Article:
19 PLOS Medicine: https://journals.plos.org/plosmedicine/article?id=10.1371/journal.pmed.1002484
20 British Medical Journal: https://bmjopen.bmj.com/content/7/6/e013718
21 The 2018 review of the UK Nutrient Profiling Model: https://assets.publishing.service.gov.uk/government/uploads/system/uploads/attachment_data/file/694145/Annex__A_the_2018_review_of_the_UK_nutrient_profiling_model.pdf
22 Cambridge University: https://www.cambridge.org/core/journals/proceedings-of-the-nutrition-society/article/nutrient-profiling-for-regulatory-purposes/778CCADE2005659B38A76ED61A92828D/core-reader
23 The Joint FAO/WHO Expert Consultation on Fats and Fatty Acids in Human Nutrition, 10-14 November, 2008, WHO, Geneva
24 The Oxford-Durham Study: https://pdfs.semanticscholar.org/952e/fc39ffa6e28526bca966cc27af60c724ff61.pdf
25 WHO Nutritional Recommendation: http://www.who.int/nutrition/topics/5_population_nutrient/en/index13.html
26 Open heart: https://openheart.bmj.com/content/openhrt/5/2/e000946.full.pdf
27 Healthy Line: https://www.healthline.com/nutrition/omega-3-6-9-overview#section7
28 National Institute of Health: https://ods.od.nih.gov/factsheets/Omega3FattyAcids-Consumer/
29 Population Reference Intakes of PUFA by European Scientific Committee on Food (SCF) 1992
30 Int. Society for the Study of Fatty Acids and Lipids (ISSFAL) - Recommendations for PUFA intake in healthy adults 2003
31 The recommendations for PUFA by The European Food Safety Authority (EFSA) 2009
32 Food and Nutrition Board of the U.S. Institute of Medicine established adequate intake for omega-6 fatty acids 2002
33 ESSENTIAL FATTY ACIDS Intake Recommendations by Dr Peter Engel in 2010, reviewed and revised by Karin Yurko-Mauro on 30.06.2017
34 Nebezpečná aditiva? Bakalářská práce, Masarykova univerzita v Brně, lékařská fakulta: https://is.muni.cz/th/v6l7c/Nebezpecna_aditiva.txt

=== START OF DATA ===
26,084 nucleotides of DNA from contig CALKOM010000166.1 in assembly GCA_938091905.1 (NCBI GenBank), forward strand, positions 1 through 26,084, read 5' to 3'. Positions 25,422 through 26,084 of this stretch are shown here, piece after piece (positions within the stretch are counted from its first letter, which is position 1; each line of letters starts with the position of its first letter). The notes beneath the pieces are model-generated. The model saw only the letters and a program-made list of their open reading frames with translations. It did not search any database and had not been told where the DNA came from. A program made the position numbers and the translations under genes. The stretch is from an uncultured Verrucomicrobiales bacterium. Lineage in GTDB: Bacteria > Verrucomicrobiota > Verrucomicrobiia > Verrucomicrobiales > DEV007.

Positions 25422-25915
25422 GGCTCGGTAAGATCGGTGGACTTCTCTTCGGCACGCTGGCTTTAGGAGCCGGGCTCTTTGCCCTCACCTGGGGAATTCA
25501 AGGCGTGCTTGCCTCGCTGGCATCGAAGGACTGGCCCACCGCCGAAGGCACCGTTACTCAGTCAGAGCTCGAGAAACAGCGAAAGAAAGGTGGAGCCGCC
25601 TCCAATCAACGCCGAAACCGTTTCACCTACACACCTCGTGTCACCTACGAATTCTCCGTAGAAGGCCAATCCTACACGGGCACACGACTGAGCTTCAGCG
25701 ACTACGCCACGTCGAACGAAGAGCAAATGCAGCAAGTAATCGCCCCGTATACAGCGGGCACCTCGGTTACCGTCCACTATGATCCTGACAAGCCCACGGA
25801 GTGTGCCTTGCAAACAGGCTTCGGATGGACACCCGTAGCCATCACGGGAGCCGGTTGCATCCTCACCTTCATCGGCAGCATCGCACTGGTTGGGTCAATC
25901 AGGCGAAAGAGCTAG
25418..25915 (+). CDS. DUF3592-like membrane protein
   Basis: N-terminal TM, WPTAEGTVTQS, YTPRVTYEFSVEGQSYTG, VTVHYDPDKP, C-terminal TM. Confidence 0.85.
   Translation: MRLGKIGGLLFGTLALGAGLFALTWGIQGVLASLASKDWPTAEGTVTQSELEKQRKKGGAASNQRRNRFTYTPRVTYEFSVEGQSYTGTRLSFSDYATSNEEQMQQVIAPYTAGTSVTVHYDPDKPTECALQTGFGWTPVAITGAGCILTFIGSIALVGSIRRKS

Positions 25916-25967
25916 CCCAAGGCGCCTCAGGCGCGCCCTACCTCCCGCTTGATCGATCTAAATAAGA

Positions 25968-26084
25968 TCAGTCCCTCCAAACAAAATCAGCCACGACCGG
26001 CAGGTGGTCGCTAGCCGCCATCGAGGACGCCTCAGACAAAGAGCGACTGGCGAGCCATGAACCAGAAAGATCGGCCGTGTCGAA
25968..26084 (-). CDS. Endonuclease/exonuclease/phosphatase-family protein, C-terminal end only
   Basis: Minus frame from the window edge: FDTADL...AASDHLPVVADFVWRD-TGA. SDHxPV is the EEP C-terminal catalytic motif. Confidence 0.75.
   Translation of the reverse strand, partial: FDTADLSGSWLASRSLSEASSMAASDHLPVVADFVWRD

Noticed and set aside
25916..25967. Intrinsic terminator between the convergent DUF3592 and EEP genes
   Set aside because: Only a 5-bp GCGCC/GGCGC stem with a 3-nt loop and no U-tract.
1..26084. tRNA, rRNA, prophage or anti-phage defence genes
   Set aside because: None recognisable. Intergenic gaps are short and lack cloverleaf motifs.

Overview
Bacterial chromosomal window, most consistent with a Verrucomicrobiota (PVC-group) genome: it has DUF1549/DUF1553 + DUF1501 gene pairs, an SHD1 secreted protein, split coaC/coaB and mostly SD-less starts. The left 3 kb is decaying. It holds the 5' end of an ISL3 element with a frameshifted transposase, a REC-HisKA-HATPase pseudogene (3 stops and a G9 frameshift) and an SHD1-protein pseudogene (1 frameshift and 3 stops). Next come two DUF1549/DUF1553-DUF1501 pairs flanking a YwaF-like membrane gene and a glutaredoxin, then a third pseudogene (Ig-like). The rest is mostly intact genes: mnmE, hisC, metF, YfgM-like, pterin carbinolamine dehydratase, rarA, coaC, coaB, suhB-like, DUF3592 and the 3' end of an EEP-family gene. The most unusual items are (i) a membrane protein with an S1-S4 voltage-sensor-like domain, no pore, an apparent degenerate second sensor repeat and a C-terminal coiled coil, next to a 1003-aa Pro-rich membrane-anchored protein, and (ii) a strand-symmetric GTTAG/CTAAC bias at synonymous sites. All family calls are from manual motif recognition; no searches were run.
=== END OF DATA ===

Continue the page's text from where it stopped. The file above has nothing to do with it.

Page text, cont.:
35 TOXICKY významné látky v potravinách: http://ctpp.cz/data/files/toxique%202017.pdf
36 University of Washington: https://komonews.com/news/local/1000-food-additives-dont-require-approval-from-the-fda-uw-study-says
37 University of Southampton: https://eprints.soton.ac.uk/72992/1/stevenson_j_child_services_oct_2009.pdf
38 Univesity of Aberdeen: https://www.abdn.ac.uk/staffnet/working-here/wellbeing-portal/food-additives-5246.php
38 Harvard medical school guide to the new nutrition, 2018
39 Harvard heath Publishing: The gut-brain connection https://www.health.harvard.edu/diseases-and-conditions/the-gut-brain-connection
TRUSTFULNESS - The Food Credibility algorithm evaluates qualitative components such as the percentage of meat in meat products, quality class designation, breeding method (for eggs), fruit component in fruit drinks, yoghurt and other products, freshness and other qualitative factors. It also takes into account local and international certificates (such as Klasa a, Regional food, IFS, BRC, PDO, PGI, Guaranteed traditional recipe, Czech product, CEFF etc.), water use index, land use index, CO2 index , OXFAM sustainability index, Fairtrade certification, the Rainforest Alliance, the European Palm Oil Alliance, etc.), user voting (sensory data) and the transparency of production and raw materials through Blockchain Verification of Food Origin.
1 University of Oxford: New estimates of the environmental cost of food http://www.ox.ac.uk/news/2018-06-01-new-estimates-environmental-cost-food